China, Uzbekistan Ties Shaped by Shared World View
Visiting China on June 6-7, Uzbekistan’s president Islam Karimov secured trade, investment and loans worth at least five billion US dollars and signed an strategic partnership treaty.
While in Beijing, Karimov also attended a summit of the Shanghai Cooperation Organisation, SCO, a bloc consisting of Russia, China, Uzbekistan, Kazakstan, Kyrgyzstan and Tajikistan.
NBCentralAsia asled Kamoliddin Rabbimov, an Uzbek political analyst based in France, about the shared security concerns and economic interests that feed China’s growing relationship with Central Asia and Uzbekistan in particular.
NBCentralAsia: Karimov’s talks with Chinese president Hu Jintao pointed to greater coordination on international and regional affairs, trade and economic collaboration, and a shared approach to security. Does this mark a big step forward in Uzbek-Chinese relations?
Kamoliddin Rabbimov: Central Asian states have in the past held to an unwritten rule that they would not open their doors to China. However, China’s behaviour in the region over the last two decades has been exemplary, and social and economic problems in the region have also led to doors gradually opening for Beijing.
After Russia, China is now Uzbekistan’s second biggest partner in terms of trade and economics.
With the world’s fastest-growing major economy, China keeps one eye on the security situation in Central Asia and the other on the region’s energy resources.
The strategic partnership declaration benefits both Uzbekistan and China. It legitimises Beijing’s growing political and economic presence in Uzbekistan. For Tashkent, it’s an opportunity to obtain additional preferential deals on finance and economics, and security guarantees as well.
At the SCO summit, member states amended an agreement on mechanisms for responding collectively to “events that jeopardising regional peace, security and stability”. Some commentators see this as a reflection of SCO members’ shared fear or popular unrest, revolutions and uprisings.
Uzbekistan is still recovering from the consequences of the May 2005 violence in Andijan, so the SCO and China suit it as partners – these states have similar political systems and common fears about both domestic and external risks.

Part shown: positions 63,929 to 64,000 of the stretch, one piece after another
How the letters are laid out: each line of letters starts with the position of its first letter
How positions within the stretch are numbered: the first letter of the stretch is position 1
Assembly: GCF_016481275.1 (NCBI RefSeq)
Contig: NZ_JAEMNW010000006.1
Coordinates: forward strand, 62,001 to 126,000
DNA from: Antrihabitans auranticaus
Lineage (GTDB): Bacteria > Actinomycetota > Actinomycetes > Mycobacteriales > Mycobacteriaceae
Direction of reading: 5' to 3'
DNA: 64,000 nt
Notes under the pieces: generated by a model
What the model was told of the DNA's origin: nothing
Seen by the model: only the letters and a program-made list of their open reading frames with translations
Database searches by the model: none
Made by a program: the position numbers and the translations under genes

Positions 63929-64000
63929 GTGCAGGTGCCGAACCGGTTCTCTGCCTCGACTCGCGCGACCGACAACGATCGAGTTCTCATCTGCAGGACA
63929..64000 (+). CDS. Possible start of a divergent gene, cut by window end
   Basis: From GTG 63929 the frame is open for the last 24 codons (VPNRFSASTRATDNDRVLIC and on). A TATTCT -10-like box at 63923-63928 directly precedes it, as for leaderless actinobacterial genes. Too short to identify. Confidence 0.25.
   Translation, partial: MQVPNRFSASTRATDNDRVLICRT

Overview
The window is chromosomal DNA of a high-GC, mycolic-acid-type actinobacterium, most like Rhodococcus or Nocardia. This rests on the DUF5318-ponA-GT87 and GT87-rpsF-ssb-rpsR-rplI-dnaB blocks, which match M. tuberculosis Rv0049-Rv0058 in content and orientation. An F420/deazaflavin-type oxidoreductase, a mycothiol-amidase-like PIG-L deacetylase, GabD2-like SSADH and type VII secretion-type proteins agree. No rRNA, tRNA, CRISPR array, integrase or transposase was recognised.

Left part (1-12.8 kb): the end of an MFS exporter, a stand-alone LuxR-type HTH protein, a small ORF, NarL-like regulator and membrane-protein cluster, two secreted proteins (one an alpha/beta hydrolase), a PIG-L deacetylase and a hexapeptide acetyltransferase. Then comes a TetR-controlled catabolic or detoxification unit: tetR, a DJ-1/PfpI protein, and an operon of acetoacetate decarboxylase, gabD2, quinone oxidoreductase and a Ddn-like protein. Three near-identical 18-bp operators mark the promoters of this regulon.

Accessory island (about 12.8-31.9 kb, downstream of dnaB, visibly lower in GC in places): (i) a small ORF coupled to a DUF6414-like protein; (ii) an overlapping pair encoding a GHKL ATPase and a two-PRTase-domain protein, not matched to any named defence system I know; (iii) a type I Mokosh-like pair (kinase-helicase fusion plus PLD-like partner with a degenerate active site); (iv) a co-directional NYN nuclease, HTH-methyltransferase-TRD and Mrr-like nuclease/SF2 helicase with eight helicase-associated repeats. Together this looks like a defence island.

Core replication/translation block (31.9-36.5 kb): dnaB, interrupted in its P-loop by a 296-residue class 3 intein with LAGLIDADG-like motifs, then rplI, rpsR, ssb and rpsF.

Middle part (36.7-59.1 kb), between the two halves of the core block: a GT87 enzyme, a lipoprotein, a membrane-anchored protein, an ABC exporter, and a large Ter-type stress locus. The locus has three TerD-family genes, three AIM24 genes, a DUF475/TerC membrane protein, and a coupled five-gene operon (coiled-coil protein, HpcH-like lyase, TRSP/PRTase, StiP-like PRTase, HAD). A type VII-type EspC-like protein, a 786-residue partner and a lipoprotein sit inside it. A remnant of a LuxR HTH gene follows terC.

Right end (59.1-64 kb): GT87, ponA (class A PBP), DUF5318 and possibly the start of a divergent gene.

NBCentralAsia: The Chinese are prepared to sign large investment deals with Tashkent despite the isolation of the Uzbek economy is closed, the lack of currency convertibility, and the obstacles facing foreign investors. Why does it make such a leap of faith?
Rabbimov: In Uzbekistan, Beijing is less concerned about money than about maintaining its reputation as “the superpower that never bares its teeth”.
China is the top investor in the Uzbek economy, financing multiple projects in the areas of energy, transport, information technology and communications.
Chinese investors in Uzbekistan never engage in disputes or litigation or complain about conditions. That’s the Chinese way of thinking and behaving in economics as well as politics.
Beijing’s approach on foreign policy is especially attractive to Tashkent. Both states oppose international intervention in other states for reasons of human rights and democracy. Uzbekistan is also well aware that it lies at a geopolitical crossroads for global players like Russia, the United States, the European Union and China, and it makes skilful use of this fact when it needs to. It regards China as a way of counterbalancing both the West and Russia.
NBCentralAsia: Tashkent has always been cautious about granting increased influence to its foreign partners, but it seems to make an exception for China. Is that just an inevitable result of modern geopolitics, or is it simply that the Uzbek treasury is in need of funds?
Rabbimov: When we look at the strengthening relationship between China and the Central Asian states including Uzbekistan, we need to understand the deep concerns, even fears, harboured in Beijing. China is prepared to act as an all-weather partner to countries in the region, and is always open to new projects, even unprofitable ones.
The reason for this is that security takes precedence over business. Beijing’s strategy for maintaining its own territorial integrity is to establish control on both sides of its borders. Through economic and political engagement with Central Asia, it wants to exert a lasting influence on the region’s political elites and societies. In doing so, it treads carefully so as to avoid accusations of interference.
So far, this strategy has proved effective. Beijing has become a leading investor in the region’s economies.
But this strategy is really a way of ensuring the stable functioning of “authoritarian capitalism” in Central Asia. Were the region, including Uzbekistan, to undergo a genuine shift to democracy, China’s fears would become a reality.
This article was produced as part of News Briefing Central Asia output, funded by the National Endowment for Democracy.